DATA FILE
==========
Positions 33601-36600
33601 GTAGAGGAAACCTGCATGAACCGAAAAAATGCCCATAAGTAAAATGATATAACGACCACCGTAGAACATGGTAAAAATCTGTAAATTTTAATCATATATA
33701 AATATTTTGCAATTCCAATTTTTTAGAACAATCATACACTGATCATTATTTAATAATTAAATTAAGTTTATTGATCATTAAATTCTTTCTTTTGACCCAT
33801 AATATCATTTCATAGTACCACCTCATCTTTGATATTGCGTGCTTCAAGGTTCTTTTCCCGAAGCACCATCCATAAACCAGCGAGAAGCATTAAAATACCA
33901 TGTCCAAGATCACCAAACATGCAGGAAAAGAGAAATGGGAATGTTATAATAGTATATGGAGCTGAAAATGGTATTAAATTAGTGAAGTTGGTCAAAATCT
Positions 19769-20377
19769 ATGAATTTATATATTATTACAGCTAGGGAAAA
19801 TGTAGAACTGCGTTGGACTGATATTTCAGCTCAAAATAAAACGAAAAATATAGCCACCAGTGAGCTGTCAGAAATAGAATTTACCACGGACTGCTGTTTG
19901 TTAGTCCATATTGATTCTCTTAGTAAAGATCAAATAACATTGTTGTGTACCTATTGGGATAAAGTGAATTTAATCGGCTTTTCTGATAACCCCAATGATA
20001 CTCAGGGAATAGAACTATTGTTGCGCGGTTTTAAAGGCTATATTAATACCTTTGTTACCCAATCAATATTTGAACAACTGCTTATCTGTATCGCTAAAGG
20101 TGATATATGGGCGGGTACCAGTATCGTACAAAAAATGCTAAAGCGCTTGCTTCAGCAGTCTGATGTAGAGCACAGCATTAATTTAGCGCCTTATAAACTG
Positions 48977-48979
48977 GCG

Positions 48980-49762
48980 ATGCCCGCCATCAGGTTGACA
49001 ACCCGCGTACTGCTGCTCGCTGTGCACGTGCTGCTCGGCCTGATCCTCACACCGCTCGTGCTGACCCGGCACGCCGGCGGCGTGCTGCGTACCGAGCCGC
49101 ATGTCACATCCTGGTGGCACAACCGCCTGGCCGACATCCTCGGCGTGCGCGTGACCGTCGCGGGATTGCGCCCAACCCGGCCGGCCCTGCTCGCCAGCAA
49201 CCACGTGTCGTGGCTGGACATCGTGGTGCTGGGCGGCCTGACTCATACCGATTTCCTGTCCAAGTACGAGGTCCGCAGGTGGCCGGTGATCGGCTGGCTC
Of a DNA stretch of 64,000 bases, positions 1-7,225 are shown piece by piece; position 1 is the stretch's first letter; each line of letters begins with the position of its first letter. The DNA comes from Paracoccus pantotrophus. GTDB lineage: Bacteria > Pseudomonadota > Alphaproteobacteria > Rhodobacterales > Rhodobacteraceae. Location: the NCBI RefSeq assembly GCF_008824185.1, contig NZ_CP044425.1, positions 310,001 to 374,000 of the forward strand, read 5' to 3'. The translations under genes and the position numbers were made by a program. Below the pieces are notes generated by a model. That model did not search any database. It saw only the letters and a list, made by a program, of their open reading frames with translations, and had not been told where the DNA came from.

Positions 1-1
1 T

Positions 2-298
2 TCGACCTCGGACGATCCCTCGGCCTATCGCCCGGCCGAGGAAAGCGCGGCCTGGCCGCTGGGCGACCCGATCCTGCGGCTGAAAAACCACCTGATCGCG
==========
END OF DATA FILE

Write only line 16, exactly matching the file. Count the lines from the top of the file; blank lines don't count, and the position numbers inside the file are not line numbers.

49001 ACCCGCGTACTGCTGCTCGCTGTGCACGTGCTGCTCGGCCTGATCCTCACACCGCTCGTGCTGACCCGGCACGCCGGCGGCGTGCTGCGTACCGAGCCGC